Use this URL to cite or link to this record in EThOS: https://ethos.bl.uk/OrderDetails.do?uin=uk.bl.ethos.772461
Title: Mineral binding peptides by phage display : experimental and bioinformatics studies
Author: Thota, Veeranjaneyulu
ISNI:       0000 0004 7959 9473
Awarding Body: Nottingham Trent University
Current Institution: Nottingham Trent University
Date of Award: 2019
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Abstract:
Phage display has attracted a great deal of interest in the identification of peptides specific to nanomaterials revealing distinctive binding behaviour. Though significant progress has been made in selecting and screening of biomolecule binding peptides, the accuracy of molecular recognition for inorganic materials is still challenging due to the limitations of phage display libraries and biopanning process. The study presented in this thesis is aimed at isolating mineral binding peptides by phage display and verifying them experimentally and/ or bioinformatically; exploring the role of electrostatic/ non-electrostatic interactions in the aqueous phase and the factors responsible for the adsorption or desorption of peptide or phage from the mineral surface. Firstly, silica binding peptides LPVRLDW, NDLMNRA, GQSEKHL and GASESYL have been identified using the phage display technique by varying experimental conditions including pH, detergent, washing and elution buffers to remove unique 7-mer peptide binding phages from amorphous hydrophilic silica nanoparticles via disruption of the molecular interactions between the phage attached peptides and the nanoparticles. A repanning method reported here, has experimentally reproduced the majority of the initially discovered silica binders; alongside identifying/ recovering additional peptide sequences HYIDFRW, KIAVIST and YSLKQYQ that may have been overlooked in the routine approach to biopanning. Secondly, an alternative three step elution method reported here, has eluted and recovered most target silica binders including ADIRHIK in the early panning rounds and removed the phage clones that are bound to silica by hydrophobic, hydrogen bonding and electrostatic attractions or repulsions; as opposed to one specific buffer being used for all panning rounds including elution steps in traditional biopanning experiments. Also, the phage clones that resist detection to single elution step have been eluted in the other successive elution steps, thereby recovering and improving the elution procedure for silica surfaces. In addition, these three different elution buffers have eluted phage clones that are interaction or charge specific subject to change in the elution buffer pH condition. The experimental results demonstrate that this sequential three step elution process was able to isolate tightly bound target silica binders in one or two biopanning rounds than the more typical four to five; thereby reducing biopanning rounds, cost and effort. Moreover, the bioinformatic analysis to cross check the authenticity/ quality of target binders has been reported. Furthermore, selected silica binding peptides isolated from phage display experiments were synthesized by a solid phase peptide synthesis approach and peptide-silica interactions explored in vitro, using quantitative and qualitative techniques. The fluorometric analysis of these peptides revealed that the peptide adsorption to silica surfaces would have more than one type of interactions (i.e. electrostatic/ hydrophobic/ H-bonding and Van der Waals) and could be influenced by the experimental conditions. More significantly, an increase in binding activity to negatively charged silica nanoparticles was noticed for the peptides (HYIDFRW, KIAVIST and YSLKQYQ) modified with an amide (NH2) group as opposed to a carboxyl group at the C-terminal end; driving an increase in overall charge or pI of the peptides. Insights from the studies presented may provide valuable information for designing and engineering of silica directed constructs for a range of biomedical and nanotechnological applications.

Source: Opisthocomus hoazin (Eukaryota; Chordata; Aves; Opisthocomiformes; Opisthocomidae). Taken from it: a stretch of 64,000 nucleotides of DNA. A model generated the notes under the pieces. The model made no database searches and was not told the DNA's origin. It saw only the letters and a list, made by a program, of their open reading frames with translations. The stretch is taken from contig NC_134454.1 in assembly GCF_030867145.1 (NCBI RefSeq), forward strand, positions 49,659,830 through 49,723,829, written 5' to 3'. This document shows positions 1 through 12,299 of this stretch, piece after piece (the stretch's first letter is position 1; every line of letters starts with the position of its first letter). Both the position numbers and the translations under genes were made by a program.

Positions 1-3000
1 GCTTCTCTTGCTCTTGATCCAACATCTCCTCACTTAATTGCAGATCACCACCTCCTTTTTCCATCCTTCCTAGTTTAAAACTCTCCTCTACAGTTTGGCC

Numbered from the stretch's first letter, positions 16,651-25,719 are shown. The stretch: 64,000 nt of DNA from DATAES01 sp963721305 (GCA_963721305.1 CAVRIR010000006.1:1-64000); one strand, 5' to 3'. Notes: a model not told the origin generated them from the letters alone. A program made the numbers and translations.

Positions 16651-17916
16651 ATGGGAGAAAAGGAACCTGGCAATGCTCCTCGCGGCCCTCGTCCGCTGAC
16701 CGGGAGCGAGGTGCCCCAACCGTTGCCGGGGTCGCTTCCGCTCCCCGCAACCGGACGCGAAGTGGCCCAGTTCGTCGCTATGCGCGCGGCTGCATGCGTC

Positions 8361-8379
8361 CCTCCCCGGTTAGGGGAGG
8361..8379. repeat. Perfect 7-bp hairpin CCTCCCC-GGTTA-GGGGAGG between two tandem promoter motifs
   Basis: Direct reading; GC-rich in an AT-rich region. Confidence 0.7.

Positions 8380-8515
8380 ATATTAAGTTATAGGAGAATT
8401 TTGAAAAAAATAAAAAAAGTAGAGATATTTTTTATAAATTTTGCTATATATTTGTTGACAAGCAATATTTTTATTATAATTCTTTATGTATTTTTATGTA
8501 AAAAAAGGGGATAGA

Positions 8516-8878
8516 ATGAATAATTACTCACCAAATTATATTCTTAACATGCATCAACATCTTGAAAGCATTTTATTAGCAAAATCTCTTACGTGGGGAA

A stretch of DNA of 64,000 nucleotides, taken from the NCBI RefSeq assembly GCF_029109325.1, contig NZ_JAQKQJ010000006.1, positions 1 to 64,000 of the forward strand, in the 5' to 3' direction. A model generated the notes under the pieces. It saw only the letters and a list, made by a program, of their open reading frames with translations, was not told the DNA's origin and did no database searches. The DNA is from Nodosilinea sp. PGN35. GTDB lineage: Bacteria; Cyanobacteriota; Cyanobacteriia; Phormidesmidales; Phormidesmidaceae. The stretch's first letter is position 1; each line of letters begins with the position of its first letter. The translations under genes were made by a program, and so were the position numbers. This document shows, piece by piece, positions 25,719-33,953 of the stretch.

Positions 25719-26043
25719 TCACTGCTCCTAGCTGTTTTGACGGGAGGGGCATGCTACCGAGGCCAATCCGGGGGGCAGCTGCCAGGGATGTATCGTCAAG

Supervisor: Not available Sponsor: Not available
Qualification Name: Thesis (Ph.D.) Qualification Level: Doctoral
EThOS ID: uk.bl.ethos.772461  DOI: Not available
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